Modern car design and our taste for SUVs and utes are making reversing cameras and sensors an essential safety feature.
In the US, moves are afoot to make reversing cameras a legal requirement on every new vehicle sold there.
Australia won't be far behind and could even jump ahead if the road safety zealots in Victoria - who force-fed electronic stability control into our cars ahead of the legal timetable - get into gear.
But why can't we just go old school and turn our heads to make sure there is nothing behind before we select reverse gear?
After all, it worked for many, many generations.
If only it was that simple.
There are a couple of big reasons why parking sensors and reversing cameras are indispensable today, and they have nothing to do with laziness, or an ageing population that struggles with turning the head, or the awful deaths of toddlers in driveways.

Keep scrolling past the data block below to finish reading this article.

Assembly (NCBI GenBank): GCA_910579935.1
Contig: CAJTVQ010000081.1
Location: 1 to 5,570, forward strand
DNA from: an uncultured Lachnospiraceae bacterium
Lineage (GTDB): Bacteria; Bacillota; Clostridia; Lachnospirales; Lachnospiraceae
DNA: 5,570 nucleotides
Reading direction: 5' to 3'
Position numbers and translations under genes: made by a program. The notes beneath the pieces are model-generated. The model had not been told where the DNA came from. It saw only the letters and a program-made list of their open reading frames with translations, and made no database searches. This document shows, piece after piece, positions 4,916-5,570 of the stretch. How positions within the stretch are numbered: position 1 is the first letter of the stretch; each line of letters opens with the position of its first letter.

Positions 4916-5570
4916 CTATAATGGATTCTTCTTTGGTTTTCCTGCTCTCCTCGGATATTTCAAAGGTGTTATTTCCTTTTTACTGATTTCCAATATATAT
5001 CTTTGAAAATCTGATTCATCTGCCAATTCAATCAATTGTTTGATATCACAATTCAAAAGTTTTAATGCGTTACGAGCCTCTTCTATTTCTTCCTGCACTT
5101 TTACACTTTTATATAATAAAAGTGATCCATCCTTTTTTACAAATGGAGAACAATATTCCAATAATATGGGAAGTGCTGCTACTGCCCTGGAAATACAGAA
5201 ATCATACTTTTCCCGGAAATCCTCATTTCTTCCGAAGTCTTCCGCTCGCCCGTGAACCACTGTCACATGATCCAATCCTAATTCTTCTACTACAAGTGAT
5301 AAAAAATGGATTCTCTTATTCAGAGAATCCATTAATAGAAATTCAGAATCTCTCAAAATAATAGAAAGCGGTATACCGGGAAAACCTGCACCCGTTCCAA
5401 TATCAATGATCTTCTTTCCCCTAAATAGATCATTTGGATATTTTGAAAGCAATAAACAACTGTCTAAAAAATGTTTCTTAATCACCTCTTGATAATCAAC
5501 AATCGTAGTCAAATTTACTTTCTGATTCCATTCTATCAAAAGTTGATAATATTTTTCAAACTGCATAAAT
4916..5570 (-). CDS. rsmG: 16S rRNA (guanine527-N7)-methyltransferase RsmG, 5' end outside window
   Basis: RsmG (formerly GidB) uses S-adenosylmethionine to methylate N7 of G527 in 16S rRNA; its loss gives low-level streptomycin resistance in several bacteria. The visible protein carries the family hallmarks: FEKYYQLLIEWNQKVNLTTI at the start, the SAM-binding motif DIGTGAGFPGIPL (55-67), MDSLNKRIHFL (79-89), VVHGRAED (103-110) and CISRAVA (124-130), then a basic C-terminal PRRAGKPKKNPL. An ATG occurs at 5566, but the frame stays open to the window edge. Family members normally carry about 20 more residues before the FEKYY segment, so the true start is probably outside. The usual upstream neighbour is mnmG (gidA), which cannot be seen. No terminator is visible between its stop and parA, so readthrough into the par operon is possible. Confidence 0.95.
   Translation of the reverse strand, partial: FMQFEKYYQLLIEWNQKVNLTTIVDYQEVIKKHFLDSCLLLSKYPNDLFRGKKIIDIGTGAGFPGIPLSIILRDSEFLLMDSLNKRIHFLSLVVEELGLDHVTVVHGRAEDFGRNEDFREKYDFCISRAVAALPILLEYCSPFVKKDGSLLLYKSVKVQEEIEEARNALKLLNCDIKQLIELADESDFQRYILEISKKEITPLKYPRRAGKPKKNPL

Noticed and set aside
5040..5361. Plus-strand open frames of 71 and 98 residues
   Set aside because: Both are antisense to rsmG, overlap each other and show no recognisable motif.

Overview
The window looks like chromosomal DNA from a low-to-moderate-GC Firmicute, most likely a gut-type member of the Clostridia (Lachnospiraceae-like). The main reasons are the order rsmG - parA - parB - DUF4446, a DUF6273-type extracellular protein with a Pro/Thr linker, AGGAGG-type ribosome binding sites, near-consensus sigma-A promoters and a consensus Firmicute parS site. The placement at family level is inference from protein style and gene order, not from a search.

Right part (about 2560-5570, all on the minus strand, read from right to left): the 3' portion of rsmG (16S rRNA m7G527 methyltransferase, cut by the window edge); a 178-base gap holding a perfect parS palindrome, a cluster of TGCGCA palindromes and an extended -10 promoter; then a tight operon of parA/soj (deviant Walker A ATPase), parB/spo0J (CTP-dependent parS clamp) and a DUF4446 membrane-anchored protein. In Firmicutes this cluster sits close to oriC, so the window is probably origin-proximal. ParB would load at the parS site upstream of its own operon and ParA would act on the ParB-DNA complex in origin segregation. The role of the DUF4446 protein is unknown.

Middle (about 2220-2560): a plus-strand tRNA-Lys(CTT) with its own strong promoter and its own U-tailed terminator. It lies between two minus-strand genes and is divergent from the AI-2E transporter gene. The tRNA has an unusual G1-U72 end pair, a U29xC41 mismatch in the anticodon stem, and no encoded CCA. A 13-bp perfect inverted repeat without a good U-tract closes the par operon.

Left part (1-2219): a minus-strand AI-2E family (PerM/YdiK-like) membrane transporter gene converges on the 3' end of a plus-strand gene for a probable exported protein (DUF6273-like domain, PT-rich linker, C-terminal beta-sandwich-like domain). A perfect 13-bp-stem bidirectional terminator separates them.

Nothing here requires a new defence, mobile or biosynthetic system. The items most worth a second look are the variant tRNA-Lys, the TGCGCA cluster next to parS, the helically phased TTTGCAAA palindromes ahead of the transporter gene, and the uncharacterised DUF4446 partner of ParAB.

Most importantly, outward vision in modern cars is much more limited than in old-timers.
Look at a 1960s car and you see an airy cabin with lots of glass and super-thin roof pillars.
These days, crash protection and a focus on airflow for fuel economy means we have deeper doors and much smaller windows, especially at the rear.
Australians are also buying a vast number of vehicles that sit high (with consequent blind spots), especially full-sized SUVs and dual-cab utes.
Only six of the current top 10 sellers are cars.
The Toyota HiLux ute heads the work-and-play push with no sign of a reversing camera on the list of standard equipment aside from the top-spec SR5.
Researching this week's story on reversing cameras, I was appalled by the number of top sellers that do not have a standard camera - think Mazda3, Corolla, i30 and Golf - yet Honda includes one as standard on the baby Jazz for just $14,990. The base Golf doesn't even get parking sensors.